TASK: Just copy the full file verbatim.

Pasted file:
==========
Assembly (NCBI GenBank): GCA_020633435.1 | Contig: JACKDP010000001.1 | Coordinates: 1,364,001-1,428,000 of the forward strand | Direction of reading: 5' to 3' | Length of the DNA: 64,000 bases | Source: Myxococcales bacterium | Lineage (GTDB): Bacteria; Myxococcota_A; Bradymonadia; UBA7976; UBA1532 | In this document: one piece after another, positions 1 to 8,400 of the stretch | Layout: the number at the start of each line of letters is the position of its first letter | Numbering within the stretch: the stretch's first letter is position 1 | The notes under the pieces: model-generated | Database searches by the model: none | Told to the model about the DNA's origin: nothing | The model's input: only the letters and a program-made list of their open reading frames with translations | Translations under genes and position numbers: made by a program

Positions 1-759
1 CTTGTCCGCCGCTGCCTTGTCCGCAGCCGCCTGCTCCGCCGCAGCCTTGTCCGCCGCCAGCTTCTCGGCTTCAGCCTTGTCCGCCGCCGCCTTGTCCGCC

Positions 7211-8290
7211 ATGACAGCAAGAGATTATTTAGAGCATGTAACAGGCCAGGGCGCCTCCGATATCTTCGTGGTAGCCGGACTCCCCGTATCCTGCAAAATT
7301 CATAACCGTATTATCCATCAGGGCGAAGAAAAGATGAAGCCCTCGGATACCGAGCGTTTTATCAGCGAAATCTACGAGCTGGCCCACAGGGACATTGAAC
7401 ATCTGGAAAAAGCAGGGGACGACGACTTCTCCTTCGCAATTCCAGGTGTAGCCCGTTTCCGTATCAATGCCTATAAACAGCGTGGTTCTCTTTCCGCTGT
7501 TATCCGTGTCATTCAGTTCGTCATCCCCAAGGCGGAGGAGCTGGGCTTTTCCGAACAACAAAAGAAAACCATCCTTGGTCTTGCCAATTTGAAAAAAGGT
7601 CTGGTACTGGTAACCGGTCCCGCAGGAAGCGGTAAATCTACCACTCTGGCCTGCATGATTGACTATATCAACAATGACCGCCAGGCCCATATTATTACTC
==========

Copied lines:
Assembly (NCBI GenBank): GCA_020633435.1 | Contig: JACKDP010000001.1 | Coordinates: 1,364,001-1,428,000 of the forward strand | Direction of reading: 5' to 3' | Length of the DNA: 64,000 bases | Source: Myxococcales bacterium | Lineage (GTDB): Bacteria; Myxococcota_A; Bradymonadia; UBA7976; UBA1532 | In this document: one piece after another, positions 1 to 8,400 of the stretch | Layout: the number at the start of each line of letters is the position of its first letter | Numbering within the stretch: the stretch's first letter is position 1 | The notes under the pieces: model-generated | Database searches by the model: none | Told to the model about the DNA's origin: nothing | The model's input: only the letters and a program-made list of their open reading frames with translations | Translations under genes and position numbers: made by a program

Positions 1-759
1 CTTGTCCGCCGCTGCCTTGTCCGCAGCCGCCTGCTCCGCCGCAGCCTTGTCCGCCGCCAGCTTCTCGGCTTCAGCCTTGTCCGCCGCCGCCTTGTCCGCC

Positions 7211-8290
7211 ATGACAGCAAGAGATTATTTAGAGCATGTAACAGGCCAGGGCGCCTCCGATATCTTCGTGGTAGCCGGACTCCCCGTATCCTGCAAAATT
7301 CATAACCGTATTATCCATCAGGGCGAAGAAAAGATGAAGCCCTCGGATACCGAGCGTTTTATCAGCGAAATCTACGAGCTGGCCCACAGGGACATTGAAC
7401 ATCTGGAAAAAGCAGGGGACGACGACTTCTCCTTCGCAATTCCAGGTGTAGCCCGTTTCCGTATCAATGCCTATAAACAGCGTGGTTCTCTTTCCGCTGT
7501 TATCCGTGTCATTCAGTTCGTCATCCCCAAGGCGGAGGAGCTGGGCTTTTCCGAACAACAAAAGAAAACCATCCTTGGTCTTGCCAATTTGAAAAAAGGT
7601 CTGGTACTGGTAACCGGTCCCGCAGGAAGCGGTAAATCTACCACTCTGGCCTGCATGATTGACTATATCAACAATGACCGCCAGGCCCATATTATTACTC